Now the vets who they acquired during that span are all gone and many of the main core players who led those championship teams are no longer 20-something studs in the prime of their careers. Brandon Belt is still looking for that breakout year that we all know he's capable of, and Brandon Crawford's still as steady as they come at shortstop heading into his age-32 season. However, we've seen Buster Posey take huge steps back the last couple of seasons, basically becoming stripped of most his home run power and has now become essentially a .300  hitter with some gap-to-gap power that will hit you 10-15 HR's and drive in maybe 70-80 runs if he can stay out there for the full season. Not bad at all for a catcher and still one of the best in the game, but no longer the perennial MVP-candidate and guy you could count to be that hitter that carries a lineup like he did seemingly every year he was out there before his 30th birthday. Catchers take the most wear and tear of any positional player and it's no surprise that Posey has seen a reduction in power, but the vast pace of it is a bit alarming. All we can really do is hope that the last couple of years have been aberrations and/or injury-riddled seasons. He's still such a good catcher though, and with Belt tied in at 1B for the long-term, Buster's likely ticketed to continue behind the plate for at least another season or two.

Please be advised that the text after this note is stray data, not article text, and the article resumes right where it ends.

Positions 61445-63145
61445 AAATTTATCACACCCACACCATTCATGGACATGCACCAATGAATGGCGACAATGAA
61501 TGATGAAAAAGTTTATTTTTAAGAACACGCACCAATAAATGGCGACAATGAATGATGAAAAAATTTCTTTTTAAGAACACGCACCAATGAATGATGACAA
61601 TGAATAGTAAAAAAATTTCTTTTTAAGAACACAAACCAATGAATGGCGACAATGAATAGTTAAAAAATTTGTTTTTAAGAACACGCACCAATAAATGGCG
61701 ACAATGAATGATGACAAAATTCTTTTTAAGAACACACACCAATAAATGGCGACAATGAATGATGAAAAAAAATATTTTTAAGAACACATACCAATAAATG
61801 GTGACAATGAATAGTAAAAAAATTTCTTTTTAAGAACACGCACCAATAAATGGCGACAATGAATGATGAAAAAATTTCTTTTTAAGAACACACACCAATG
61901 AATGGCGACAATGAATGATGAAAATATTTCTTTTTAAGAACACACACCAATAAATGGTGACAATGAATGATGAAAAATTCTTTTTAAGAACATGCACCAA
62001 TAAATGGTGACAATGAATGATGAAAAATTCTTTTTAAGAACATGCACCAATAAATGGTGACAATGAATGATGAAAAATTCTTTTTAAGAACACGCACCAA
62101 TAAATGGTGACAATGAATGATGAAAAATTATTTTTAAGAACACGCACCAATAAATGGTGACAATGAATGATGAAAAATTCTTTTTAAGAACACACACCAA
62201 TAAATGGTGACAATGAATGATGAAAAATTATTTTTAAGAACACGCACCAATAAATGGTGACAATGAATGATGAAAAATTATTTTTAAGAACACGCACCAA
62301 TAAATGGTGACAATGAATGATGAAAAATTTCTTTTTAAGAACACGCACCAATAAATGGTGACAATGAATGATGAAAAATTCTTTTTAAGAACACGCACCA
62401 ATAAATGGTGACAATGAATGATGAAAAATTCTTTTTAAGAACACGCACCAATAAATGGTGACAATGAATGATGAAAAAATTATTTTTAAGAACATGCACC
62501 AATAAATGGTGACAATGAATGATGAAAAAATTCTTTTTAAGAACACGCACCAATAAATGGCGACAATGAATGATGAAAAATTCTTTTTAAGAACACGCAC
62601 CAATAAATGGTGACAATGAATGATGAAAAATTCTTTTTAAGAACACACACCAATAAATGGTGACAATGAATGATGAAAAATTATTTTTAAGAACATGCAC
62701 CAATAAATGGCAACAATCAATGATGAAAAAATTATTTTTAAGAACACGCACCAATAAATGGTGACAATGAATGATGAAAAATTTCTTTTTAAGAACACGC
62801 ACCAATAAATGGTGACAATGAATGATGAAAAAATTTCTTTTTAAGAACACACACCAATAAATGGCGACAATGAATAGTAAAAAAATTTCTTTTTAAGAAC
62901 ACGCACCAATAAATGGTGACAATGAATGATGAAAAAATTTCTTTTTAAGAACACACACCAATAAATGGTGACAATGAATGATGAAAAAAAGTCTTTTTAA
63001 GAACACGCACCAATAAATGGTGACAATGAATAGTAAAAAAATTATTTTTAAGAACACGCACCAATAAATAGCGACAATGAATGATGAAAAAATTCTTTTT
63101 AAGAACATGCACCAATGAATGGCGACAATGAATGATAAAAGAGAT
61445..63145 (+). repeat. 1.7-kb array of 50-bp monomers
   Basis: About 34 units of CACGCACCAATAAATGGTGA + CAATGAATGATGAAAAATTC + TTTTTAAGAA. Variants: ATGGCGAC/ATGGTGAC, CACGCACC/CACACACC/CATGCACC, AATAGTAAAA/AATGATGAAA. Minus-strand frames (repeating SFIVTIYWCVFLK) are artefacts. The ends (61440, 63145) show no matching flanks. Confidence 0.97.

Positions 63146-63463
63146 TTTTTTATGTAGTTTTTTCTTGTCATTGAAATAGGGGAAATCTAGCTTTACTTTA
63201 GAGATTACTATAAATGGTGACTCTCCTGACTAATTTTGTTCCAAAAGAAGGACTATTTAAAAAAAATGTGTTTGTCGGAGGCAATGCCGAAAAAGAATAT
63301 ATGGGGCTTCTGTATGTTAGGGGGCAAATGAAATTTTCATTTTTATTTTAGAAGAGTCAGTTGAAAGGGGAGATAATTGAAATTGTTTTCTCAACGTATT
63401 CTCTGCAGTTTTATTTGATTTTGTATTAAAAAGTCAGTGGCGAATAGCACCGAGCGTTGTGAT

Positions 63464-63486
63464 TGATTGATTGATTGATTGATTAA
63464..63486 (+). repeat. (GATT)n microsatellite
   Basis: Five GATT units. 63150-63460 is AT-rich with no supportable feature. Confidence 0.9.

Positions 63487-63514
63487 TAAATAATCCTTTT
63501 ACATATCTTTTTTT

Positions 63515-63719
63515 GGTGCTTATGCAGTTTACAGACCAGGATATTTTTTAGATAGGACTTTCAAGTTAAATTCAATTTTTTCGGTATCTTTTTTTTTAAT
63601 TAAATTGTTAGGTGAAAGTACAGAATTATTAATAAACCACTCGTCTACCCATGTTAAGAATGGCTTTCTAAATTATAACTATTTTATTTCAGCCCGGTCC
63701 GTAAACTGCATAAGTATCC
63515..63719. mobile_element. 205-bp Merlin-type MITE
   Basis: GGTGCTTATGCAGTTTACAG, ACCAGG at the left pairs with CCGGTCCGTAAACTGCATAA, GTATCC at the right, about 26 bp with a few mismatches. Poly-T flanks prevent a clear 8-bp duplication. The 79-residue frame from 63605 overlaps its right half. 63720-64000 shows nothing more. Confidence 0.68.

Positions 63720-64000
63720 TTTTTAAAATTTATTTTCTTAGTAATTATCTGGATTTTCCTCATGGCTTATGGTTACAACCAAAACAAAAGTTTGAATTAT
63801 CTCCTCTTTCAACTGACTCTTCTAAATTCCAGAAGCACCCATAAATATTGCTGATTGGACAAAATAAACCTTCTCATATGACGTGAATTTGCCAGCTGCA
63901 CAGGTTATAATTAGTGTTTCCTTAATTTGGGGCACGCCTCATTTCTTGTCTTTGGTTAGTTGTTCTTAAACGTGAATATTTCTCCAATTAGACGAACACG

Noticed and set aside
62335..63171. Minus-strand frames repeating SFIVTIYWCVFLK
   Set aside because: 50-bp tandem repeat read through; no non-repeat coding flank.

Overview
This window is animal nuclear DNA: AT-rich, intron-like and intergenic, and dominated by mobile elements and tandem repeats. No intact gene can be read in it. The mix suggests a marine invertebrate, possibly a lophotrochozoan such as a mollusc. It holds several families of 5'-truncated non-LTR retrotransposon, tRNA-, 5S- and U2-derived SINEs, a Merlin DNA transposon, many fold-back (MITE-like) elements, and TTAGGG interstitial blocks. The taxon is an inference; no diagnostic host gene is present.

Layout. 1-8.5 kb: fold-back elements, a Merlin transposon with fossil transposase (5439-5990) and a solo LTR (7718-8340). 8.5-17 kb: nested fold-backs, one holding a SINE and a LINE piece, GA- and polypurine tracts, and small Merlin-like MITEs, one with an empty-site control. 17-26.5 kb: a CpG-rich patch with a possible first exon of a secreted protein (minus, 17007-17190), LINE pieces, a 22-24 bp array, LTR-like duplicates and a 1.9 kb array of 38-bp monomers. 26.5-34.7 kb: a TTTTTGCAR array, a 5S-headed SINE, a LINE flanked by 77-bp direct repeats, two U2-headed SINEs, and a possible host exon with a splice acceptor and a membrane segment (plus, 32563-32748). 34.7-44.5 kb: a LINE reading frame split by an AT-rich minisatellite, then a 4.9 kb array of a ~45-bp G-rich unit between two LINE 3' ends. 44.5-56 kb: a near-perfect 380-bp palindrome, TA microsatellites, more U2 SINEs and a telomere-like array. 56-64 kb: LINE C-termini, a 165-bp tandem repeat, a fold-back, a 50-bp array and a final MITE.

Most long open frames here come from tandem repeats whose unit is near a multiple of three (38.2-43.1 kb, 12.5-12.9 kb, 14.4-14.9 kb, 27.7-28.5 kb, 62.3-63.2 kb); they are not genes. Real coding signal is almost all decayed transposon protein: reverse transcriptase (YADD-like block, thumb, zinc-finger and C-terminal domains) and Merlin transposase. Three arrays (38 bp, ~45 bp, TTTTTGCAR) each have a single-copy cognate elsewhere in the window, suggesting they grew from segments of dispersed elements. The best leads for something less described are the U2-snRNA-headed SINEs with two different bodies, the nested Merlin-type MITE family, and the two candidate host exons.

These, among a ton of other things, not all of which we'll be able to cover in this post, but stuff we'll continue to talk about over the course of the offseason, will all be issues Zaidi will face now that he's clocked in as the main man in the front office.

The two most pressing issues for the Giants heading into 2019 with the idea of being competitive in mind is the outfield and really the pitching staff as a whole. However, it's not quite clear yet whether the Giants are going to go into rebuild mode and possibly deal off some guys like a Brandon Belt or if those whispers of a possible Madison Bumgarner trade come to fruition.

In this post, we'll assume that Bumgarner and the core all stay put, and the Giants look for a way to stay competitive next season.

 Is Duggar the guy they want in center field on a daily basis starting in 2019? I would have no problem with that if they surrounded him with some thumpers on the corners. Obviously Bryce Harper's name will surface, and I'm sure the Giants will at least inquire on him, but I highly doubt Harper would want to come hit at AT&T Park for the next 8-10 years, which will ultimately define his legacy as a ballplayer. However, if he views them as a place where he could come in and compete for a tittle on a yearly basis, he may overlook the few home runs AT&T would take away from him and jump at a Giants offer but I just don't see it happening. Plus, the outfield market is extremely thin on the free agent front this season with Adam Jones the next in line after Harper and he's 33 years old and doesn't fit the mold of Zaidi's plan to get "younger and more athletic". Manny Machado is the second biggest name on the market, and that guy's so talented I'm sure he could move out to left field without much issue and I'm actually more interested in that scenario, assuming Machado would agree to the switch.